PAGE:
From the Bench: Why Future Likely Holds New City Pool and Talk on When, Why and Possibly Where

By Jeff Toquinto on April 14, 2019 from Sports Blog via

It’s mainly for recreational purposes, but the City of Bridgeport pool complex is utilized for multiple athletic purposes as well from regular swim meets to various classes hosted by Bridgeport Parks and Recreation. And then there’s the tennis courts and the basketball court that’s across Simpson Creek.
It would be hard to argue that the pool and the ancillary facilities around it haven’t been heavily utilized as they currently stand. It would also be hard to argue for those that are paying close attention that some much-needed change needs to take place.
Here’s the thing – it’s going to take place.
Bridgeport Parks and Recreation Director Joe Shuttleworth discussed the matter as part of his annual department head report to City Council. Shuttleworth wasn’t exactly breaking new ground here. He’ll be the first to tell you that Council and the P&R staff – himself and his predecessor Don Burton – have known changes were going to be needed for some time.
“The pool was built in 1985. I believe it opened in 1986 so we’re approaching 35 years of use with that facility,” said Shuttleworth. “Is that too long? It’s hard to put dates on something like a pool because there are pools older than ours still in operation, but we’re having issues.”
Understand those issues aren’t on a safety standpoint. When the city pool opens up in a few months, you can safely swim, do morning or evening aerobics and your kids can safely swim in competitive meets. That will likely be the case for the next few years.
Change, though, is coming. That’s for certain. What type of change? That’s not so much of a certainty.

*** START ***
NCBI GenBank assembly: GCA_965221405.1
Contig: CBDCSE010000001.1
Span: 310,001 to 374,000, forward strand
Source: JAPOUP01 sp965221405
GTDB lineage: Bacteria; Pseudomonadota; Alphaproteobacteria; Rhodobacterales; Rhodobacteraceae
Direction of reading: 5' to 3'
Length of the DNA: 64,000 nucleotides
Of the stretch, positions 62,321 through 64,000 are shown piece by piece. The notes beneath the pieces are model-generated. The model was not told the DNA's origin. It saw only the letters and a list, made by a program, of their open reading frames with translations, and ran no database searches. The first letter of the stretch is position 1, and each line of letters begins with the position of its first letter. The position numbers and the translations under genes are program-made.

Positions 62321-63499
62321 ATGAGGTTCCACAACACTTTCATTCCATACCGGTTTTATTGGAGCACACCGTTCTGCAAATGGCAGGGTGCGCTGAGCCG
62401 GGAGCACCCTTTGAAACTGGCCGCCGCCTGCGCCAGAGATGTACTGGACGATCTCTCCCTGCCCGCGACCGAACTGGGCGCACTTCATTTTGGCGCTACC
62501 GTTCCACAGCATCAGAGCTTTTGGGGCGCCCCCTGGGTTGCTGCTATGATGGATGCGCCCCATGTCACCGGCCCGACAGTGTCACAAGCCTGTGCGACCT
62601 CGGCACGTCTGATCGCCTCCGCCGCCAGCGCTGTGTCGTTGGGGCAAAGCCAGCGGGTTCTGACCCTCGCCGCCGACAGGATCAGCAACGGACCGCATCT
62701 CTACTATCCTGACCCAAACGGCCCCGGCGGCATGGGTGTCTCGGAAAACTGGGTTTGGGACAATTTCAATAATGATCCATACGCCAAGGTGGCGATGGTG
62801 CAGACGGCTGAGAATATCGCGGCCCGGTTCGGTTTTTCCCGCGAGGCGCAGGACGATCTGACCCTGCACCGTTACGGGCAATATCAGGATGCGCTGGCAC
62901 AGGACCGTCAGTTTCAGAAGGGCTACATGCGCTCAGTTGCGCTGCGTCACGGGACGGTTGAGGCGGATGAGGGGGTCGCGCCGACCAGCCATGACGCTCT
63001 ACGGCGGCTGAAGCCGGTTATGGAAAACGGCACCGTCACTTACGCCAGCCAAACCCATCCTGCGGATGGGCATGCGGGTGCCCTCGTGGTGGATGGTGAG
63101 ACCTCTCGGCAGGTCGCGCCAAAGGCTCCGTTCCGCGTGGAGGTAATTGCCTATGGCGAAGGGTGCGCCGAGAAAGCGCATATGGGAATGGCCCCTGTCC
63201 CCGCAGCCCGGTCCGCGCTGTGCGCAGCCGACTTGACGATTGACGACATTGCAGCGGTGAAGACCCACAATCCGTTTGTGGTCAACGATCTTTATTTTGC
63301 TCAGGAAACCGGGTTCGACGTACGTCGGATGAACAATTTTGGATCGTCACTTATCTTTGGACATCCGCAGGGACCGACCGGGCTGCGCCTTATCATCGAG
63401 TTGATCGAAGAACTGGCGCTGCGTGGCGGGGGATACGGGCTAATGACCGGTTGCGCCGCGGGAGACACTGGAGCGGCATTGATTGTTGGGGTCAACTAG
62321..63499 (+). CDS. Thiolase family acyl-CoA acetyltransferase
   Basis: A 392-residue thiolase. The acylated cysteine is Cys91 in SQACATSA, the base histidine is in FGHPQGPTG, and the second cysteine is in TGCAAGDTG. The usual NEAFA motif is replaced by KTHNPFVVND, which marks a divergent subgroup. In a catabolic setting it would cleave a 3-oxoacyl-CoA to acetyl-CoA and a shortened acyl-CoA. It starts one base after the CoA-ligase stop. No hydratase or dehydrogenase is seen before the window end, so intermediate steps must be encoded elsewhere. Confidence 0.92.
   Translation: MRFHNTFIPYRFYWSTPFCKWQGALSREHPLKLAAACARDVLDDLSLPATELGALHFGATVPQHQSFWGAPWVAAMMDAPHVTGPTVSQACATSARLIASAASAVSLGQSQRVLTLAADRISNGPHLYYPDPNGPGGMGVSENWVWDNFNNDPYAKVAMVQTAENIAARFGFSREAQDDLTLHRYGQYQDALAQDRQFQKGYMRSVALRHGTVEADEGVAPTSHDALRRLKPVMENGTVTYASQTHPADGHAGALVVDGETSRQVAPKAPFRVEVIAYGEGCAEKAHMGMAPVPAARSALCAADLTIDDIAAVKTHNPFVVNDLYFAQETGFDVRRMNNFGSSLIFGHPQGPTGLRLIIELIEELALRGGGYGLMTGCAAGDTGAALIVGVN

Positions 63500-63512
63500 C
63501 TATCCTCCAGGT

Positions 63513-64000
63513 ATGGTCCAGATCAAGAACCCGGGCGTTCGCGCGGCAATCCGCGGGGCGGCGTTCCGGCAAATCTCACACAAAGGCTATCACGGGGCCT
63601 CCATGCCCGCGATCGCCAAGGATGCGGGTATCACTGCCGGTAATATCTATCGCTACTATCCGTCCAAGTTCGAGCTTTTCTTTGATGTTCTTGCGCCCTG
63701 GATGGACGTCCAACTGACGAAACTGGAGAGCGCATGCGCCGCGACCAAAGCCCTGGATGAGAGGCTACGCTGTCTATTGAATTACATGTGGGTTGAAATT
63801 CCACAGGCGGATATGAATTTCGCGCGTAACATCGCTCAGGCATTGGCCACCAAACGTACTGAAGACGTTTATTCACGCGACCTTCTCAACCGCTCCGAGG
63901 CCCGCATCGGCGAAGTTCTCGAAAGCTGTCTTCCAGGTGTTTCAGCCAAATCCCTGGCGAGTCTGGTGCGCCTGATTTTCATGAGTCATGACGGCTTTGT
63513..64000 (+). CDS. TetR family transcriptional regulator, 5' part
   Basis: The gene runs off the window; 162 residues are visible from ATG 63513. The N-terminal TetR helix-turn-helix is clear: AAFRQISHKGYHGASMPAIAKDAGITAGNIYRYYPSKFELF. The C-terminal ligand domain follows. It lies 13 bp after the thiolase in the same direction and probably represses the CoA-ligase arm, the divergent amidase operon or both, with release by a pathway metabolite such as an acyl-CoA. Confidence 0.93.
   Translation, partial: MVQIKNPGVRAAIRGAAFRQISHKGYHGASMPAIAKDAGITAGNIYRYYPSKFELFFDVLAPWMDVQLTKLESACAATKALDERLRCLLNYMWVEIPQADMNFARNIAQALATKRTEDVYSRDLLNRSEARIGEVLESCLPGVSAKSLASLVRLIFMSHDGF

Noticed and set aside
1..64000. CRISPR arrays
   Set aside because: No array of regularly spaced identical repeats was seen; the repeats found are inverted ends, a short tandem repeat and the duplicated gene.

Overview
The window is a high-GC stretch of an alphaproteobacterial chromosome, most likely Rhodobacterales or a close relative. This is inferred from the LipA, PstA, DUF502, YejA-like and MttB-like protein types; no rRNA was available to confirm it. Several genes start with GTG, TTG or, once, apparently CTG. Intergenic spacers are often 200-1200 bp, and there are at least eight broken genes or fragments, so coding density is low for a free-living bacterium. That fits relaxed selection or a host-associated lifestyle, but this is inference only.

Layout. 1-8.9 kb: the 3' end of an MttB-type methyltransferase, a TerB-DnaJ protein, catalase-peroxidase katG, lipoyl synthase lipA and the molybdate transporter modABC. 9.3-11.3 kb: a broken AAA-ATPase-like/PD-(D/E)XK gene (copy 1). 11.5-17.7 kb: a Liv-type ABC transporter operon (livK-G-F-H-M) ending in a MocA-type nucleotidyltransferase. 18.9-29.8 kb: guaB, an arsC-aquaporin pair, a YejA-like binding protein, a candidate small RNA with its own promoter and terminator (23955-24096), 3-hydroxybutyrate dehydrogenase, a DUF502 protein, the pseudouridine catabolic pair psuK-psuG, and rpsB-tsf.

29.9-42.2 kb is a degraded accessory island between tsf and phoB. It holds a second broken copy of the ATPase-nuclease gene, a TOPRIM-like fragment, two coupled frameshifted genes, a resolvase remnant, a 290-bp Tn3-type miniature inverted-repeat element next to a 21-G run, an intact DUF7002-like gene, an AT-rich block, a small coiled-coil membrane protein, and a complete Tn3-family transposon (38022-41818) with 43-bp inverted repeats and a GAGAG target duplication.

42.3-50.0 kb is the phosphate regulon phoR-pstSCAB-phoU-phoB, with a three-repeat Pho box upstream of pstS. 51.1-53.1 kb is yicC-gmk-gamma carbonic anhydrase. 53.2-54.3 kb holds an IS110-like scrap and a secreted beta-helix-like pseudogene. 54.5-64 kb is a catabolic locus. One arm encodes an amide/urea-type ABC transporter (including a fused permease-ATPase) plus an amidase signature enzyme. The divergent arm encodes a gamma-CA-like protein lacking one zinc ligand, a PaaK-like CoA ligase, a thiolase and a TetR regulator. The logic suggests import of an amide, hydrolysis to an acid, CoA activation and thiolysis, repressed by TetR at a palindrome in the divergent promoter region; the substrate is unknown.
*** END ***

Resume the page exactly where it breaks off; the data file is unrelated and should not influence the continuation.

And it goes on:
“Where we go isn’t something ironed out, but it’s going to happen in some manner,” said Shuttleworth.
For those who go to the city pool, they probably enjoy themselves even if things may sometimes get a bit crowded and parking may not be the in abundance. But the pool is still functioning even though issues now are hard to deal with than they were just a few swim seasons ago.
“Over the last couple of years, we’ve experienced issues with the age of the piping because you have infrastructure critical to the pool buried under a concrete deck or 15 feet underground that has been there for years and that creates issues,” he said. “With the city’s backing and the work of our department, we’ve done a good job of handling those issues. Eventually, it’s going to catch up with us.”
That may be hard to envision for some. Most of the “above ground” items look good. Parks and Recreation puts money annually to keep the pool in good shape.
“Cosmetically, we’ve done upgrades to the facilities. We’ve added new chairs (which I know my friend Jason Stallman appreciated), shade structures and even big upgrades like the Sprayground in 2007,” said Shuttleworth. “We’ve upgraded restrooms and fixtures to make the facility as nice as we can, but at the end of the day it’s still well past three decades old. You find yourself fighting things mechanically that often become more difficult to address.”
What does that mean?